20 seconds travel timme). If there is
i a structuree across the river (say a bridge), the upstream seection
should bee sufficiently
y far from th
he structure to
t avoid its eeffects. Bothh the cross seections (upsttream
and down nstream) shoould be cleaarly marked by placing m markers so that the exaact time wheen the
float crossses the cross-section caan be identiified. The uppstream chaannel cross ssection shouuld be
divided into
i a numbber (preferabbly an odd number)
n of eequal segmeents as practtically feasibble in
which thee floats will be placed.
When
W doing measuremen nts, an obserrver each is positioned aat upstream and downsttream
ends of the reach su uch that theey are visiblle to each oother. The ddownstream observer accts as
timekeepper and carrries a stop watch.
w Floaats are introoduced acrosss the stream m width a short
distance before the actual upstream cross-ssection so thhat they losee inertia andd travel witth the
velocity of water when they cross the upstream cross-section. Floats may be tossed from a bridge
or cableway; if there is no such facility than they can be thrown in the water from the river bank.
When the float crosses the upstream cross-section, the upstream observer gives a signal to the
downstream observer who notes the time taken by the float to cover the distance.

The velocity of the float is equal to the distance between the two cross-sections divided
by the time taken by the float to cover this distance. The mean velocity in the vertical is
determined as the float velocity multiplied by a coefficient which varies between 0.80 and 0.85.
This coefficient depends on the shape of the velocity profile of the river and the depth of
immersion of the float. Discharge for the segment is calculated as the segment area multiplied by
the segment velocity. Total discharge is obtained as the sum of segment discharges and mean
velocity of flow is computed as the total discharge divided by total area.

Floats can rarely be positioned at the desired location in the cross section. If these are
thrown manually, it is difficult to throw them very far and hence only the velocity of water near
the banks can be measured. Float measurements are not very reliable and this method is normally
restricted to an emergency or to measure high discharges when current meter is not available or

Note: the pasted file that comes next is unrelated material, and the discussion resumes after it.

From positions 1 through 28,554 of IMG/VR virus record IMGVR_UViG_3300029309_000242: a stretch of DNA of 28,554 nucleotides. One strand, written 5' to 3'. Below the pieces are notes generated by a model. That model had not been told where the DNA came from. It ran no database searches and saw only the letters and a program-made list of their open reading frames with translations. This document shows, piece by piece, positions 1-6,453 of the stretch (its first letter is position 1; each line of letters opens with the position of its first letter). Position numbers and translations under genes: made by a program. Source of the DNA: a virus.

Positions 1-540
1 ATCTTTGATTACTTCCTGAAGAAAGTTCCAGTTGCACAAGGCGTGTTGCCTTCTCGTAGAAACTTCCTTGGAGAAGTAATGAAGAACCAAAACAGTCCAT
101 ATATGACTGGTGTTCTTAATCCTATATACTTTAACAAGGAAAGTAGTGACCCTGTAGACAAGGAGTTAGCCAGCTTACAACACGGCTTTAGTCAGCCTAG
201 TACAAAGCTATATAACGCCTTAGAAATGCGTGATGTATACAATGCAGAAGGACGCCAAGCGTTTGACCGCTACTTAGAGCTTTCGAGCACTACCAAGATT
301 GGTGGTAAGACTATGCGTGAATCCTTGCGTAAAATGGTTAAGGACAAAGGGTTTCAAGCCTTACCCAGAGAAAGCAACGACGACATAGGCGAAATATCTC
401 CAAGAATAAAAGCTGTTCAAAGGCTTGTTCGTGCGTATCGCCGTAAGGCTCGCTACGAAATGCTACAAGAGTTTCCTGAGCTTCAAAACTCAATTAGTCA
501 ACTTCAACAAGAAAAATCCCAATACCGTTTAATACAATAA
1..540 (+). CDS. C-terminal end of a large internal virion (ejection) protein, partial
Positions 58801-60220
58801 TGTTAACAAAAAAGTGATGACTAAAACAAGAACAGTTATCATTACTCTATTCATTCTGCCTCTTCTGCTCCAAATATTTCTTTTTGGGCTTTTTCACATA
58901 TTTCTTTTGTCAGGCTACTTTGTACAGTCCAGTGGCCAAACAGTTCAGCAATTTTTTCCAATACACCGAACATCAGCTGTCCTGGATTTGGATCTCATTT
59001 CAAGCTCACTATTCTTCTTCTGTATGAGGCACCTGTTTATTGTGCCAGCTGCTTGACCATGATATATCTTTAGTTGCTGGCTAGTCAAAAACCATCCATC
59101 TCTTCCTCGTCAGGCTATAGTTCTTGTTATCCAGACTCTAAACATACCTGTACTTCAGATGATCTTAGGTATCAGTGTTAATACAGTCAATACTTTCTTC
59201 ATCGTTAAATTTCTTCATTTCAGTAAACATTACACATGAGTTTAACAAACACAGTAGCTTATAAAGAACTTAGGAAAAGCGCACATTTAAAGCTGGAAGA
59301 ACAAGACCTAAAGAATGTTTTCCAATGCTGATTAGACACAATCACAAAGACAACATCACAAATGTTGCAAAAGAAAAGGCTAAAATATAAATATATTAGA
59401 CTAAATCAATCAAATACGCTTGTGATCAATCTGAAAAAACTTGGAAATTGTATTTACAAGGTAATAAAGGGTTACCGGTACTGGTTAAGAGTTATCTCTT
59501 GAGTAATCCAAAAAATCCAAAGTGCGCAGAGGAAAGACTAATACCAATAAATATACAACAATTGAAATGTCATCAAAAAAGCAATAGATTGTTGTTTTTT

can’t be used. Hence, floats should be used only when it is not possible to use any other better
method.

4.4.2 Measurement of Flow Velocity by Current Meters


Current meter is the most commonly used instrument to measure the velocity of flowing water.
Accurate measurements of the velocity profile of the stream cross section are made by current
meters. A current meter consists of rotating element (rotor) whose movement is due to the
reaction of the stream current. The angular velocity acquired by the rotor is proportional to the
velocity of water. By placing a current meter at a point in a stream and counting the number of
revolutions of the rotor during a time interval, the velocity of water at that point is determined.
Current meters are of two types: those having a propeller rotating around a horizontal axis and
those having a series of conical cups mounted around a vertical axis. The normal range of
velocity which can be measured varies from 0.15 to 4.0 m/s.

Horizontal-axis meters consist of a propeller mounted at the end of a horizontal shaft


(Fig. 4.9). These are available in a range of propeller diameters. Propellers made up of plastic
have been introduced recently. These are cheaper and respond more quickly to changes in
velocity. Some current meters come with propellers of different pitch and diameter to suit
various flow conditions. The horizontal axis rotor with valves cause less disturbance to flow than